ChopSaver is now available at CVS/pharmacy and cvs.com! and cvs.com

Find nearest location

Close

An Interview with Paula Robison

Share on Google+Tweet about this on TwitterShare on Facebook

paula-robisonAnother installment in our “ChopSaver Users are Just Plain Cool” series! Paula Robison (http://paularobison.com/home/) is an American treasure in the classical music field. Paula Robison burst onto the international music scene in 1966 when she won First Prize at the Geneva Competition, the first American ever to receive this honor. She joined the roster of the newly-formed Young Concert Artists and embarked on a groundbreaking, world-traveling career as a flute soloist, a career which continues to be vibrant to this day. Paula Robison has taught at the Juilliard School and given classes all over the world. She now occupies the Donna Hieken Flute Chair at New England Conservatory and is happy to be defining her own distinctive style of teaching as she passes on the great legacies of her teachers, flutists Marcel Moyse and Julius Baker.

DG – When did you first think you might want to be a professional musician?

Paula – I was twelve years old, and had been playing the flute for about a year. There was a lot of music in our house; I lived and breathed music, but it was only when I got a flute in my hands that I knew that music would be my life’s work as well as a source of joy.

DG – What do you see yourself doing 5 years from now?

Paula – I am depending on ChopSaver to keep me playing, recording, and teaching! I also would like to write my memoirs!!

DG – You travel and perform a lot – do you have a workout regimen?

Paula – A regular practice schedule is hard to maintain when I’m traveling, but I always do my warmup routine. It’s a collection of exercises, scales, and melodies, which I’ve collected through the years. (Check out “The Paula Robison Flute Warmups Book”.)

I believe in a good routine of stretches too, and regular exercise, good healthy eating, and SLEEP (so important). Vitamin H, Happiness, is super-important! I am a mad gardener, too.

DG – Your job looks very glamorous and exciting – tell us about the not-so glamorous side of it!

Paula – The glamorous part is fun, but, as you well know, we musicians work really hard to stay at the top of our form so we never disappoint our fans, and that means many hours of grueling work, self-doubt, determination, and sacrifice. That’s the most important thing to remember, I think. The hard work is not glamorous. But it’s for our ART. The result is the most deeply exciting and rewarding state-of-being I can imagine, and worth every moment of the grind.

DG – What is your favorite/coolest venue you have ever played in?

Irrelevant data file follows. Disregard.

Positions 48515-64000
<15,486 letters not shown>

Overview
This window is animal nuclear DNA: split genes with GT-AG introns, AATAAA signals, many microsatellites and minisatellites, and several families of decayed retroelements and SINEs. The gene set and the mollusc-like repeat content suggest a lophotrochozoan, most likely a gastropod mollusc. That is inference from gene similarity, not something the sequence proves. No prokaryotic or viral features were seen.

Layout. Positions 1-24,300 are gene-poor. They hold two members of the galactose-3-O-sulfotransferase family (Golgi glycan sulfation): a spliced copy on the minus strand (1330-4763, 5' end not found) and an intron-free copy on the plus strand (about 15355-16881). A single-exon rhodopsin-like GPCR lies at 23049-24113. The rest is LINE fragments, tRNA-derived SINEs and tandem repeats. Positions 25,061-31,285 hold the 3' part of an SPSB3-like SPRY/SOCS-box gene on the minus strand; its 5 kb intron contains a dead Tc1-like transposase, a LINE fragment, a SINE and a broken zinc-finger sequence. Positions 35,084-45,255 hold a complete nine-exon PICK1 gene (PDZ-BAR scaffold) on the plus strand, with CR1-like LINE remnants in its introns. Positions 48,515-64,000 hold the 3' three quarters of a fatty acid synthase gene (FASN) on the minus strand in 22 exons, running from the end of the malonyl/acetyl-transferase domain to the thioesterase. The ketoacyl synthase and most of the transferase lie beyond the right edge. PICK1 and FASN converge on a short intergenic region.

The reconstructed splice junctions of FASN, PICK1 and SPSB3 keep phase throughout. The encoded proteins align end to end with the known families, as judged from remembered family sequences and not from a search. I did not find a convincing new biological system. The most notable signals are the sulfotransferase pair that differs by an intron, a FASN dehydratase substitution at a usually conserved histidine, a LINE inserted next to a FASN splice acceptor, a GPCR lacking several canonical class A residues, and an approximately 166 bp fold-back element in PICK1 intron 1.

Paula – My all time favorite venue: Carnegie Hall. It is so beautiful. From the stage, you look out at a concert hall which embraces you in its arms. You see every face in the audience. And then you play, and the music is totally alive. It travels to each scrolling corner and weaves its way back to you joyously. I am blessed to have made music there often through the years.

Two coolest venues:

The Temple of Dendur at the Metropolitan Museum of Art where for over 20 years we explored the music of Vivaldi in that huge, resonant, magical space with a virtuoso orchestra and soloists.

paula-robison2

The Plaza San Pedro in Cartagena, Colombia, where I played an outdoor show with the great Brazilian artists Romero Lubambo and Cyro Baptista…the plaza was packed with cheering, loving people.

paula-robison3

DG – What sort of things do you want to do that you haven’t had the opportunity to do yet?

Paula – With the flute: record some more of the standard repertoire while I still have my chops! In “real” life: See the Northern Lights (Aurora Borealis), go back to ballet class.

DG – For the flute players and musicians out there, what is a typical practice session like?

Paula – Stretches, Warmups (scales , arpeggios, long tones in melodic context, trills, articulation) studies, etudes, Trying to stay away from Facebook, repertoire, stretches

DG – Most influential musician you have studied or worked with.

Paula – Rudolf Serkin

DG – Most influential musician you have NOT had the chance to study/work with.

Paula – Artur Rubenstein

DG – Name three things a young musician MUST have to pursue a career in classical music.

Paula – Besides talent: Passion, vision, and a good sense of humor.

DG – Congratulations on an amazing career and best wishes for many years to come! And thank you for the great insight and advice!